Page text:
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  1. #1
    Join Date
    Dec 2012

    Seeking some advice

    Hi there! I'm looking for some advice! I recently applied for a full-time dispatching position here in MN. Got an e-mail today that I'm accepted to take my practical exam this upcoming Monday. I'm excited, but 85% nervous because I don't know what to study, prepare for.

    I've got a typing speed of 104 WPM, so far an average of 5200 KPH (using Criticall Data entry simulator found online), and I've been listening to 911 recordings typing information as I hear the caller say it. I know my APCO codes (although they're ridding them here in southern MN), and I know my phonetics like the back of my hand (I did some dispatching for a local college university 3+ years go).

    Is there any advice for studying or preparation for my practical based on any general findings?

  2. #2
    Join Date
    Dec 2001
    New York State
    Congratulations on getting invited to the practical and welcome to the forums. It sounds to me that you are well prepared. You say you have some prior dispatch experience and are familiar with the APCO codes. Can you get a copy of one of APCO's study guides? Most libraries will have a copy, even if not the most current. Other than that, they shouldn't expect you to be familiar with specific policies or codes. That is what training is for. You should be familiar with what agencies or depts. is "your" dispatch center handling. Just county agencies? All agencies in the county? Just Le, or all public safety? Simply doing your homework a little.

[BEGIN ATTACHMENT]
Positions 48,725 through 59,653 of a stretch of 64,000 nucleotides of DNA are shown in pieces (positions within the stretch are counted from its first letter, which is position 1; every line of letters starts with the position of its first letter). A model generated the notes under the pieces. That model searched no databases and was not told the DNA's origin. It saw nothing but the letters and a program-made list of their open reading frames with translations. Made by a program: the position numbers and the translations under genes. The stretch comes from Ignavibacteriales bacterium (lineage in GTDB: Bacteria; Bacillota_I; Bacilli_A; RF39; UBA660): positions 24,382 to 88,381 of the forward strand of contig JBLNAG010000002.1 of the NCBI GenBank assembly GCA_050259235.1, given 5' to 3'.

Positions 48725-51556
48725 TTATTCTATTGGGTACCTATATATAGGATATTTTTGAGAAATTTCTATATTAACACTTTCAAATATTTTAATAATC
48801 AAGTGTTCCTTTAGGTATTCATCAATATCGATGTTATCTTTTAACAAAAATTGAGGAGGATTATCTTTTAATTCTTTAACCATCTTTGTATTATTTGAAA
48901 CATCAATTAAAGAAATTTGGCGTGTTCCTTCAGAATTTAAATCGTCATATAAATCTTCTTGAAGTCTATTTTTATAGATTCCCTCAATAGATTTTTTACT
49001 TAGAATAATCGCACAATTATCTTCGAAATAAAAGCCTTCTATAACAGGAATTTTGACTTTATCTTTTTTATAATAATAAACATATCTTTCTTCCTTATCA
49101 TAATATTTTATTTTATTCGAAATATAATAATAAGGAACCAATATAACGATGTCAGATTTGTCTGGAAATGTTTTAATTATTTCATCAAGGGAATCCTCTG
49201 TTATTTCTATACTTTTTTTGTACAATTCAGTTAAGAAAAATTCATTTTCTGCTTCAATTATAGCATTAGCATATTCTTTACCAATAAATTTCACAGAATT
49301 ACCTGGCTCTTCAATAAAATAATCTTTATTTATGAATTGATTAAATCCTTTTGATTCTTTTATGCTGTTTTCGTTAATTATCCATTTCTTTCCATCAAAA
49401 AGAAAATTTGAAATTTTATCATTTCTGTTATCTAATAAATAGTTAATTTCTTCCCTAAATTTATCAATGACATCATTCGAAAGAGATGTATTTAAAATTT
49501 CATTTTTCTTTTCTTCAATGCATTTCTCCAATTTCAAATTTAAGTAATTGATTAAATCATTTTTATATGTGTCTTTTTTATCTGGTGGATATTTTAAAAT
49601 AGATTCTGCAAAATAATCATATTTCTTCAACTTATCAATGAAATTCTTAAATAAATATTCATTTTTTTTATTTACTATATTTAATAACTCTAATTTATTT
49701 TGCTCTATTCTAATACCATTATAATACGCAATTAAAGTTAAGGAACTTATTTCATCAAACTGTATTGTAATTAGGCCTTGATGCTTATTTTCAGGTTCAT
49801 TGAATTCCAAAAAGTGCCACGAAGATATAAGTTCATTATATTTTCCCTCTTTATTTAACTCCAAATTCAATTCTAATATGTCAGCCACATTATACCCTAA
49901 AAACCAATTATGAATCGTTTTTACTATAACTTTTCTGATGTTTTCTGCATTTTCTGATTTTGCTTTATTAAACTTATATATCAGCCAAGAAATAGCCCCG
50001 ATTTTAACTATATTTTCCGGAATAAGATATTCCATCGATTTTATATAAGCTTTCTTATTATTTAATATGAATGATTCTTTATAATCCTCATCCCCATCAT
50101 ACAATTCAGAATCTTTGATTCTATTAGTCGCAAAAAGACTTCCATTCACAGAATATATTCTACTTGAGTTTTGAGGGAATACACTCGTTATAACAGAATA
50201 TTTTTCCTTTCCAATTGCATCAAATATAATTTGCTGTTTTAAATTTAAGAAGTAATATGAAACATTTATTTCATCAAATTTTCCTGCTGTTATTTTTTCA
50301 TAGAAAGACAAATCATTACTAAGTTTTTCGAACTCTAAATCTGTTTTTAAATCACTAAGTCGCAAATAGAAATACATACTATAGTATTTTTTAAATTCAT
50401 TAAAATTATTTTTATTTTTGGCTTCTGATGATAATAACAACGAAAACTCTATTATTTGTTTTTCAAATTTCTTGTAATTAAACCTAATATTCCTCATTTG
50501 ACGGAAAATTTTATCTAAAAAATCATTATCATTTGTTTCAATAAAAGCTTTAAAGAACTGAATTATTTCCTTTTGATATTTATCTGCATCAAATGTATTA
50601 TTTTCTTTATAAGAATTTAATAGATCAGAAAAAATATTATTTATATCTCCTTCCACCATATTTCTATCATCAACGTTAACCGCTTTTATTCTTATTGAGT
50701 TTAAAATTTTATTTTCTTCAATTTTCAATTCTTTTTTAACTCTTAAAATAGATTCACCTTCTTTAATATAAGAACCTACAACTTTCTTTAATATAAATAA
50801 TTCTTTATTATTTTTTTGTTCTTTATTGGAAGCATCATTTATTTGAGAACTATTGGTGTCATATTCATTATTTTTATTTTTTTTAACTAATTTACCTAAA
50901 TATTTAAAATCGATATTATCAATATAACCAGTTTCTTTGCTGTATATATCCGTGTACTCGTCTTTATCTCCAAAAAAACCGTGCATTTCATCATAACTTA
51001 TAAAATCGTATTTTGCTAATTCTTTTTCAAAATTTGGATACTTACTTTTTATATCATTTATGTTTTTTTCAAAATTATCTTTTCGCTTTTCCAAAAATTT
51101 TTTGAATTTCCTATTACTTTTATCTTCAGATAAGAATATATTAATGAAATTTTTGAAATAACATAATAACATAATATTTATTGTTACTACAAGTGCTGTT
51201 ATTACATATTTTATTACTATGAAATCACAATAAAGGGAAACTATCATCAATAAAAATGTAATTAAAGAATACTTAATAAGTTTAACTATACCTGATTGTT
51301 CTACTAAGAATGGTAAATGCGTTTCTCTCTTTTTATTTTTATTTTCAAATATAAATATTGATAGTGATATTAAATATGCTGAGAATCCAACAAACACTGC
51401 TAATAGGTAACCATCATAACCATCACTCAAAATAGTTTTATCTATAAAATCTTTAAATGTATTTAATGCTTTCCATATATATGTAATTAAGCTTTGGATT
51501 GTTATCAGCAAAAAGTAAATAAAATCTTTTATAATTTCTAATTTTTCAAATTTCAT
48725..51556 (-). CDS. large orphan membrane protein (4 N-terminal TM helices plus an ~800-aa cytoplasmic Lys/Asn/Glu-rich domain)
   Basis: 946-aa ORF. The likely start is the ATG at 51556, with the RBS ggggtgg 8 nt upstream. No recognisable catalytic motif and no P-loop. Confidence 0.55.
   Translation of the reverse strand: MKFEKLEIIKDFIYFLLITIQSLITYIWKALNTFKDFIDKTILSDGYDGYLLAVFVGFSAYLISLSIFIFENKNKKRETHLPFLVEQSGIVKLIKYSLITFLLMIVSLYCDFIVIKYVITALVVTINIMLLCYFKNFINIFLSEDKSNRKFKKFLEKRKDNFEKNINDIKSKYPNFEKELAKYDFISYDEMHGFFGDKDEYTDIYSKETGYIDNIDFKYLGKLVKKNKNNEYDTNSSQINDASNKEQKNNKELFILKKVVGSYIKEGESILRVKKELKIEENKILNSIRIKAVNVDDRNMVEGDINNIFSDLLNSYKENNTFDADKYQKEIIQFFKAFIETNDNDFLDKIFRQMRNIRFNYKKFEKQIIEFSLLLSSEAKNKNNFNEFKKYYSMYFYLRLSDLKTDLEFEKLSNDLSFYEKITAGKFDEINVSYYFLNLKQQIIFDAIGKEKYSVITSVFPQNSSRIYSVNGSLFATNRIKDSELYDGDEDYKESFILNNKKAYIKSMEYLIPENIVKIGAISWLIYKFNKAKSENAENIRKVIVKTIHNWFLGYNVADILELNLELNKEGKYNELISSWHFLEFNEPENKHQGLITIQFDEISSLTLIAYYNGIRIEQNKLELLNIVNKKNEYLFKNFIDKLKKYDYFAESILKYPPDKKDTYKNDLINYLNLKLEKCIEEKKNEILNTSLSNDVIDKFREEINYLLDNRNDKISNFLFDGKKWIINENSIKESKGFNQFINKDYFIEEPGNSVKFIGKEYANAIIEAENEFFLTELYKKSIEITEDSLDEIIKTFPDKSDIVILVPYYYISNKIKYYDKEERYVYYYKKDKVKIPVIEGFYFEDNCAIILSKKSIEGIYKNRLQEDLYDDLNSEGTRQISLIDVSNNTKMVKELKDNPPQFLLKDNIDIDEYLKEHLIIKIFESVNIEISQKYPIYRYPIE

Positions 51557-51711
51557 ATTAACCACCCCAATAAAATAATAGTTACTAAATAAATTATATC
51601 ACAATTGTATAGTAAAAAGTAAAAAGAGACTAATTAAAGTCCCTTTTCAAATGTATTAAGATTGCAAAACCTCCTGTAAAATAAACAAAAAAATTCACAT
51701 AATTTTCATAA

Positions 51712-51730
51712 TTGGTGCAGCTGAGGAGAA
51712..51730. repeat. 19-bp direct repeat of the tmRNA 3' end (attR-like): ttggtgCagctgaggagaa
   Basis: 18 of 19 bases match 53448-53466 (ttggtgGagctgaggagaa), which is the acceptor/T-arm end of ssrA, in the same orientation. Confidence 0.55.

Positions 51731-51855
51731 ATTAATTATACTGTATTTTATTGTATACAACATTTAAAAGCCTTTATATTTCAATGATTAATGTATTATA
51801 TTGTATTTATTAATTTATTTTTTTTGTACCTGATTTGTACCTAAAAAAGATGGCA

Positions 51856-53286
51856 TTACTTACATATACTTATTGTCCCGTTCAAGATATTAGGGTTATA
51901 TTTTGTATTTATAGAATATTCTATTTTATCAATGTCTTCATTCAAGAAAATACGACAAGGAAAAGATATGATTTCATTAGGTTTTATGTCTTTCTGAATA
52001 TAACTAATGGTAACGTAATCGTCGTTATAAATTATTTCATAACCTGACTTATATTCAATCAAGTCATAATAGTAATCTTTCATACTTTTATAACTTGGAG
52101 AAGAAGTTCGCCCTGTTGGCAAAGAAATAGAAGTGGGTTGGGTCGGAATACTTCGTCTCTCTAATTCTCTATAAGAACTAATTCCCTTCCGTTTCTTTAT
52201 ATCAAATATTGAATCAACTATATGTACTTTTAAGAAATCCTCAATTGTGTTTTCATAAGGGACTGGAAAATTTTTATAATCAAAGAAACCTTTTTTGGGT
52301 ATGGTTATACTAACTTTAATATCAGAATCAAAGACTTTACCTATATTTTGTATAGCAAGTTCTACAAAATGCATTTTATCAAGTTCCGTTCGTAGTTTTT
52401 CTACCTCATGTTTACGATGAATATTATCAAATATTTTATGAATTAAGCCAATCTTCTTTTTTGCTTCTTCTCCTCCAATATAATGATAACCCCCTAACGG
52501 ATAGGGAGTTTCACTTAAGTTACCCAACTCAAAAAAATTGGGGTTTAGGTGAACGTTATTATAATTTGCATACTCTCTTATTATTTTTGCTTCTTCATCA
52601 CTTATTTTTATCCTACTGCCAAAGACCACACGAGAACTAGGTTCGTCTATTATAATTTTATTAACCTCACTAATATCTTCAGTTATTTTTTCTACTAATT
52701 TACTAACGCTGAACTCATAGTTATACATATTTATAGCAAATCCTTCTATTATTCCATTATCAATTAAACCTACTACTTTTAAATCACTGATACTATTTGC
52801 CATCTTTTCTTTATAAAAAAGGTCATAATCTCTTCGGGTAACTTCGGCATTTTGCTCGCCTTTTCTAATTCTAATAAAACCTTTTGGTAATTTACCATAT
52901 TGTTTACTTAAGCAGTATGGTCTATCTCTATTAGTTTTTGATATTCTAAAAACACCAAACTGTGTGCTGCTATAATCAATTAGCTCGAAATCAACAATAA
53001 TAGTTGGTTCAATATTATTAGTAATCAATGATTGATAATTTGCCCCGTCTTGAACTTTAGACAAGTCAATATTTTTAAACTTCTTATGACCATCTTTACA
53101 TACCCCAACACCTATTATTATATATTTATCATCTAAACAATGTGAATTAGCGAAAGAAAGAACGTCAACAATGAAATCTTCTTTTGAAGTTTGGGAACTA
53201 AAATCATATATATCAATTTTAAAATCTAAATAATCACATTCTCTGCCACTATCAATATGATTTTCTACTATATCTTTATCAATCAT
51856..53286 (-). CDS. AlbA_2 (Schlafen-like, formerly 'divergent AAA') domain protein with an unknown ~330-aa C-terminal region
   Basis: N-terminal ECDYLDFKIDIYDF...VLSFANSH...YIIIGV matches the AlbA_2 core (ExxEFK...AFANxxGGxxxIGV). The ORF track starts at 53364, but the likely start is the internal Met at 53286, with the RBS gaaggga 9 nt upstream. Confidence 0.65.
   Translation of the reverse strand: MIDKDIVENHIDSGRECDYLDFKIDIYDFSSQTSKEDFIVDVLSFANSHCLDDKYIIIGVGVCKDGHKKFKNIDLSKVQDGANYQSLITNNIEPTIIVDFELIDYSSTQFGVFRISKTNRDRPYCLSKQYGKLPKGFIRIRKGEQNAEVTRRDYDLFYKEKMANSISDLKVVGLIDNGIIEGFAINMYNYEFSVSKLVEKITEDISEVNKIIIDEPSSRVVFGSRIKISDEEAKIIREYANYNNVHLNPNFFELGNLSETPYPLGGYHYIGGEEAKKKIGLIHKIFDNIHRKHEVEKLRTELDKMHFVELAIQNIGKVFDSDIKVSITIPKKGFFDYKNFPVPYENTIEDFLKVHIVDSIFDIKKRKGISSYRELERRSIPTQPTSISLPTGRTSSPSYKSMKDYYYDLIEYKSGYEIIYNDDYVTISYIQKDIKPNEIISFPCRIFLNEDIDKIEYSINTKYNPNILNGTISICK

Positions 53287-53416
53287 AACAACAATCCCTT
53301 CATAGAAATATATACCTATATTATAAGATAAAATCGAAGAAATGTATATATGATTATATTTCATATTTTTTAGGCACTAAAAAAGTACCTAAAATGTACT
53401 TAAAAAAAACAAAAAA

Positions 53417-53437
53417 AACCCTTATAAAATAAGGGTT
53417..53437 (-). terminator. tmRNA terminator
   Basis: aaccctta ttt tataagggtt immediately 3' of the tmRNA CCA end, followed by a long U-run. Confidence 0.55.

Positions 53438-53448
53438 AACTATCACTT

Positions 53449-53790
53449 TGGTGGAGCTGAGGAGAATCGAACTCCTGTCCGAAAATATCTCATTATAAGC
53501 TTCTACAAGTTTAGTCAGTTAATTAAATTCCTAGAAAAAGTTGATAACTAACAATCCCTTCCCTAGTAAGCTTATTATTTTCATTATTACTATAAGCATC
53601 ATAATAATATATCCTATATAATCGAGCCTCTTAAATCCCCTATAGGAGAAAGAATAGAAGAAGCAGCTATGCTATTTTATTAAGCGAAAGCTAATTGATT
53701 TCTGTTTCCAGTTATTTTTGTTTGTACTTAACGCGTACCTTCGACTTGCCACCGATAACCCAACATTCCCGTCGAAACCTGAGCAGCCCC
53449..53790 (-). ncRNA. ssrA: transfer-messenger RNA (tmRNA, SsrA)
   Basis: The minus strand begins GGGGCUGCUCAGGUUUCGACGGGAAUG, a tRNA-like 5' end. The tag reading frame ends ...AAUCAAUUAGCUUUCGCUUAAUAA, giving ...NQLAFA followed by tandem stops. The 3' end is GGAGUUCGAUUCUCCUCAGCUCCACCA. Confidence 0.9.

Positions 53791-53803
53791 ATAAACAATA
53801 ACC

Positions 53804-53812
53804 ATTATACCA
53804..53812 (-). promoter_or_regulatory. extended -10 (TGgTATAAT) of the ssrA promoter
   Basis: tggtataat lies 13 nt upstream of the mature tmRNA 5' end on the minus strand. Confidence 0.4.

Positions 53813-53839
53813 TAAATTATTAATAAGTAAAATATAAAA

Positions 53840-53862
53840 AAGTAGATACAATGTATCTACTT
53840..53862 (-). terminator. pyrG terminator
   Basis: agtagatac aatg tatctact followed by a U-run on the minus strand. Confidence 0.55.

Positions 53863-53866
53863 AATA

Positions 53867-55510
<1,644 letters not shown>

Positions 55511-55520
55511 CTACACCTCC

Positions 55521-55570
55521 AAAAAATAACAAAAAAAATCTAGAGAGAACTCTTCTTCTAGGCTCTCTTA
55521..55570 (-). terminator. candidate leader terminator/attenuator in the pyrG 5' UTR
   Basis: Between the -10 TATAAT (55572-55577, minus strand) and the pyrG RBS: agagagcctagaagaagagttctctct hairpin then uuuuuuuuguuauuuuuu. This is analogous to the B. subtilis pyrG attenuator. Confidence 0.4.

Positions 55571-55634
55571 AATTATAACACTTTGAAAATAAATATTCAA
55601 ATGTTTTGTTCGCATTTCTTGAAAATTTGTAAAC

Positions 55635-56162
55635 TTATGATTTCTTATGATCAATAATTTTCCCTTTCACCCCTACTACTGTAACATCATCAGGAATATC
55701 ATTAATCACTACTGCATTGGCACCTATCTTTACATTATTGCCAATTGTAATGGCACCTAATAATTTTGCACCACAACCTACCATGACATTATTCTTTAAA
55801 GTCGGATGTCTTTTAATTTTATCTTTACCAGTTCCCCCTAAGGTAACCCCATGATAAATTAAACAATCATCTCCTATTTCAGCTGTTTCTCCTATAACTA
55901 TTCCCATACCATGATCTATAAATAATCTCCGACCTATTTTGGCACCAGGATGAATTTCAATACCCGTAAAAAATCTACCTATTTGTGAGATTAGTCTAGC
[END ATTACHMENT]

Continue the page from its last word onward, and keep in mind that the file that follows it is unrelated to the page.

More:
Most important: Try not to worry about it. Sunday night, go to bed early. Eat breakfast on Monday (even if you usually don't) and get to the test plenty early. No need to be stressed about traffic, or getting a flat, etc.

    Good Luck and be sure to let us know how it goes.
    "There is no second place winner"-- Bill Jordan

  3. #3
    Join Date
    Jun 2001
    South Carolina
    Frafty, how was your testing on Monday?

    Someone once told me that time is a predator that stalks us all our lives. But maybe time is also a companion who goes with us on our journey, and reminds us to cherish the moments of our lives because they will never come again.

  4. #4
    Join Date
    Dec 2012
    In a nutshell, it was way easier than what I was anticipating, and I'm glad I practiced some of the things I did. Split ear multi-tasking showed up out of no where in terms of whether or not I could practice it; we were writing down addresses and phone numbers and as the addresses got longer, the next one was being read off.

    I found that I picked up what I was hearing, memorized it as I was writing down the previous information, and caught myself up based on memory. There were 9 sections: 1 - Identifying if an address is different, exactly the same. 2 - Code matching. 3 - Prioritizing calls. 4 - Recording data (MN Licenses/VINs). 5 - Narrative Memory. 6 - Recording addresses/phone numbers. 7 - Spelling. 8 - Letter/Number Recall. 9 - Extensive Narrative memory.

    We were all done in less than an hour (roughly 40 minutes).

    I would be very surprised if I didn't pass this test. Only time will tell though. Thanks again for your help!



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